Open Access

Fatty alcohol production in Lipomyces starkeyi and Yarrowia lipolytica

Biotechnology for Biofuels20169:227

Received: 3 March 2016

Accepted: 14 October 2016

Published: 24 October 2016



Current biological pathways to produce biofuel intermediates amenable to separations and catalytic upgrading to hydrocarbon fuels are not cost effective. Previously, oleaginous yeasts have been investigated primarily for lipid production. However, yeasts store neutral lipids intracellularly making recovery difficult and expensive. In addition, once recovered from the cells, lipids are difficult to blend directly with the existing fuels without upgrading. We have, therefore, begun to investigate secreted fatty acid-derived products which can be easily recovered and upgraded to fuels.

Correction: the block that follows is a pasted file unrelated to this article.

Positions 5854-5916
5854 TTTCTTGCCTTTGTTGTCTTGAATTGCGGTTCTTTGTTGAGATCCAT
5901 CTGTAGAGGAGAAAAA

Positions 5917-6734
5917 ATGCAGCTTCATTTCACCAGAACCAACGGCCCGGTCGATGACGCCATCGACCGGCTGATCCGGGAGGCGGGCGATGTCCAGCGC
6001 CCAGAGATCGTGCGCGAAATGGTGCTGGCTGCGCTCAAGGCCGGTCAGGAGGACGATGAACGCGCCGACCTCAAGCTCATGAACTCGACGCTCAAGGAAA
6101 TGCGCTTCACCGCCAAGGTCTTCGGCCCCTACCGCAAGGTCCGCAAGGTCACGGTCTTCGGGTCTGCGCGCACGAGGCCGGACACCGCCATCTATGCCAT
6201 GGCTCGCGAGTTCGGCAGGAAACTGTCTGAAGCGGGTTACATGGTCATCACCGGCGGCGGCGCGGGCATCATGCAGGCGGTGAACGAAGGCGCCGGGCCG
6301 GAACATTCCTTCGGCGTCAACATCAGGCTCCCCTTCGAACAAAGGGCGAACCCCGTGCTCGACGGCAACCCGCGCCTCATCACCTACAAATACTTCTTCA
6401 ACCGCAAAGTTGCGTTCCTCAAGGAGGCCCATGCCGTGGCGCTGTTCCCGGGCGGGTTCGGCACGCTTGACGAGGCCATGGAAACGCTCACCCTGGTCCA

In this study, we successfully demonstrate the production of fatty alcohols by the oleaginous yeasts, Yarrowia lipolytica and Lipomyces starkeyi, through expression of the fatty acyl-CoA reductase gene from Marinobactor aquaeolei VT8. This strategy resulted in the production of 167 and 770 mg/L of fatty alcohols in shake flask from Y. lipolytica and L starkeyi, respectively. When using a dodecane overlay during fermentation, 92 and 99% of total fatty alcohols produced by Y. lipolytica and L. starkeyi, respectively, were extracted into the dodecane phase, which compares favorably to the 3 and 50% recovered, respectively, without the dodecane layer. In both oleaginous yeasts, long chain length, saturated fatty alcohols, i.e., hexadecanol (C16:0) and octadecanol (C18:0), were predominant and accounted for more than 85% of the total fatty alcohols produced. To the best of our knowledge, this is the first report of fatty alcohol production in L. starkeyi.